Conference Agenda

Topical Meetings and Sessions:

TOM 1 - Silicon Photonics and Guided-Wave Optics
TOM 2 - Computational, Adaptive and Freeform Optics
TOM 3 - Optical System Design, Tolerancing and Manufacturing
TOM 4 - Bio-Medical Optics
TOM 5 - Resonant Nanophotonics
TOM 6 - Optical Materials: crystals, thin films, organic molecules & polymers, syntheses, characterization and applications
TOM 7 - Thermal radiation and energy management
TOM 8 - Non-linear and Quantum Optics
TOM 9 - Opto-electronic Nanotechnologies and Complex Systems
TOM 10 - Frontiers in Optical Metrology
TOM 11 - Tapered optical fibers, from fundamental to applications
TOM 12 - Optofluidics
TOM 13 - Advances and Applications of Optics and Photonics
EU Project Session
Early Stage Researcher Session

More information on the Topical Meetings

Select a date or location to show only sessions at that day or location. Select a single session for a detailed view (with abstracts and downloads when you are logged in as a registered attendee). The rest of the TOM sessions, EU project session, tutorials, and Early Stage Researcher session will be updated soon. Thank you for your patience!

Please note that all times are shown in the time zone of the conference. The current conference time is: 11th Aug 2022, 09:35:00pm WEST

 
 
Session Overview
Session
TOM8 S04: Nonlinear and Quantum Optics 4
Time:
Thursday, 15/Sept/2022:
8:30am - 10:00am

Location: Room 3


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Presentations
8:30am - 9:00am
Invited
ID: 363 / TOM8 S04: 1
TOM 8 Non-linear and Quantum Optics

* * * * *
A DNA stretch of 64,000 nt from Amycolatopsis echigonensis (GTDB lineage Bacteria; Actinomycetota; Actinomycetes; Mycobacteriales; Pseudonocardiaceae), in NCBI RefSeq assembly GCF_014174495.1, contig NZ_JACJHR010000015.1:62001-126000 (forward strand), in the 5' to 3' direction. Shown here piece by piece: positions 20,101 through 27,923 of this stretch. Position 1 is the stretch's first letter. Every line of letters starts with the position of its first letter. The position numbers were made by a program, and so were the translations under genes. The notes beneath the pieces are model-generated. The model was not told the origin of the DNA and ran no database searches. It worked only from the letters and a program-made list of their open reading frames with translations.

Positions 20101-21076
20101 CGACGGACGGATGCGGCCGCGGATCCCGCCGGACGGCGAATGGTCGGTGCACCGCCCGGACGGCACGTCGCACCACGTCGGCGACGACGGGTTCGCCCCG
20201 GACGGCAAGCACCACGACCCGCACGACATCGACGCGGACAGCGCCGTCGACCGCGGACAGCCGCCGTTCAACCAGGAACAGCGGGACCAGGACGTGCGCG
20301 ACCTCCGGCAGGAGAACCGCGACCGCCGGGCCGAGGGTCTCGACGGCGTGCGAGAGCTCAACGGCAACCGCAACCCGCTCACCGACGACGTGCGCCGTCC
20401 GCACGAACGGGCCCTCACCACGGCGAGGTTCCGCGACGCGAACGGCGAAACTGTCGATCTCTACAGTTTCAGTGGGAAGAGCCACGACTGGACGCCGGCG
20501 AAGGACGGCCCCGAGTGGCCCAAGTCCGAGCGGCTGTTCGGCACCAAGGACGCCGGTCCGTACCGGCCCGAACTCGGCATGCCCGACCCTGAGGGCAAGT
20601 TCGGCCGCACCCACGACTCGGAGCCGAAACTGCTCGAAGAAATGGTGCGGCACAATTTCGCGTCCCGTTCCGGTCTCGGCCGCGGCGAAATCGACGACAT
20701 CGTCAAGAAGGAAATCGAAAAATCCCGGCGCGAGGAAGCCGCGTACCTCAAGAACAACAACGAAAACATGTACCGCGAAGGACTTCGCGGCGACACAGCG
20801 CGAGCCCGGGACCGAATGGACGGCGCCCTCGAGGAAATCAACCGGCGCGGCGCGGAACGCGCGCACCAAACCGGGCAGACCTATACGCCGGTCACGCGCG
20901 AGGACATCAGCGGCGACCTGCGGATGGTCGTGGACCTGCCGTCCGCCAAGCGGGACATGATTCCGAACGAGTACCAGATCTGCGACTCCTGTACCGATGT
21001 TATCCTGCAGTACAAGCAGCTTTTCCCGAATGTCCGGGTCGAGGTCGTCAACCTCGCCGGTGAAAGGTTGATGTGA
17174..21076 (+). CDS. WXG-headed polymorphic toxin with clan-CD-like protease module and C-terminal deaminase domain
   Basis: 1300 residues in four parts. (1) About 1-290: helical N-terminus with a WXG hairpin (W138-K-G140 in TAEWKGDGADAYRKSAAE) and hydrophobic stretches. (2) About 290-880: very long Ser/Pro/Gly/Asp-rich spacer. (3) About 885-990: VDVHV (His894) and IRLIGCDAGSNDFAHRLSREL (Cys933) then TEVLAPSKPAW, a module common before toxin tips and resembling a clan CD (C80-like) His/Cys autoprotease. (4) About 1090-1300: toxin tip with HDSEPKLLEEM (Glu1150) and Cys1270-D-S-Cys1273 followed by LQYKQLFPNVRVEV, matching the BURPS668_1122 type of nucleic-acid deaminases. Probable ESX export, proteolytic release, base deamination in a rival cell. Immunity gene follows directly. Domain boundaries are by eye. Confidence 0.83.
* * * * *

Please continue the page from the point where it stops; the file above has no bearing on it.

Tba

Hugo Defienne

School of Physics and Astronomy, University of Glasgow, United Kingdom

Tba



9:30am - 10:00am
Invited
ID: 362 / TOM8 S04: 3
TOM 8 Non-linear and Quantum Optics

Tba

Costanza Toninelli

CNR-INO, Italy

Tba



10:00am - 10:15am
ID: 266 / TOM8 S04: 4
TOM 8 Non-linear and Quantum Optics

Single atom photon pair source

Jürgen Volz, Xinxin Hu, Garbiele Maron, Luke Master, Lucas Pache, Arno Rauschenbeutel

Department of Physics, Humboldt Universität zu Berlin, Germany

Sources of entangled photon pairs are a crucial ingredient for many applications in quantum information and communication. Of particular interest are narrow-band sources with bandwidths that are compatible with solid state systems such as atomic media for storage and manipulation of the photons. Here, we experimentally realize a source of energy-time entangled photon pairs where the photons pairs are generated by scattering light from a single two-level atom and separated from the coherently scattered light via a narrow-band filter. We verify the performance of our pair-source by measuring the second order correlation function of the atomic fluorescence and we observe that one can continuously tune the photon statistics of the atomic fluorescence from perfect photon anti-bunching to strong photon bunching expected for a photon pair source. Our experiment demonstrates a novel way to realize a photon pair source for photons with spectral bandwidths and resonance frequencies that are inherently compatible with atomic media.



10:15am - 10:30am
ID: 200 / TOM8 S04: 5
TOM 8 Non-linear and Quantum Optics

Fourier-limited attosecond pulse generation with magnetically pumped high-order harmonic generation

Rodrigo Martín-Hernández, Luis Plaja, Carlos Hernández-García

Universidad de Salamanca, Spain

After more than two decades of attosecond physics, the generation and control of the shortest laser pulses available remains as a complex task. One of the main limitations of reducing the temporal duration of attosecond pulses emitted from high-order harmonic generation (HHG) is the attochirp. In this contribution, we demonstrate that HHG assisted by strong fast oscillating magnetic fields enables the generation of Fourier-limited attosecond pulses in the water window. In short, the magnetic field generates a nanowire-like structure, which transversally confines the electronic wavefunction in the HHG process. We demonstrate that the resulting HHG spectrum extends well beyond the semiclassical cutoff frequency, and most interestingly, it is emitted in the form of few-cycle, Fourier-limited, attosecond pulses.



 
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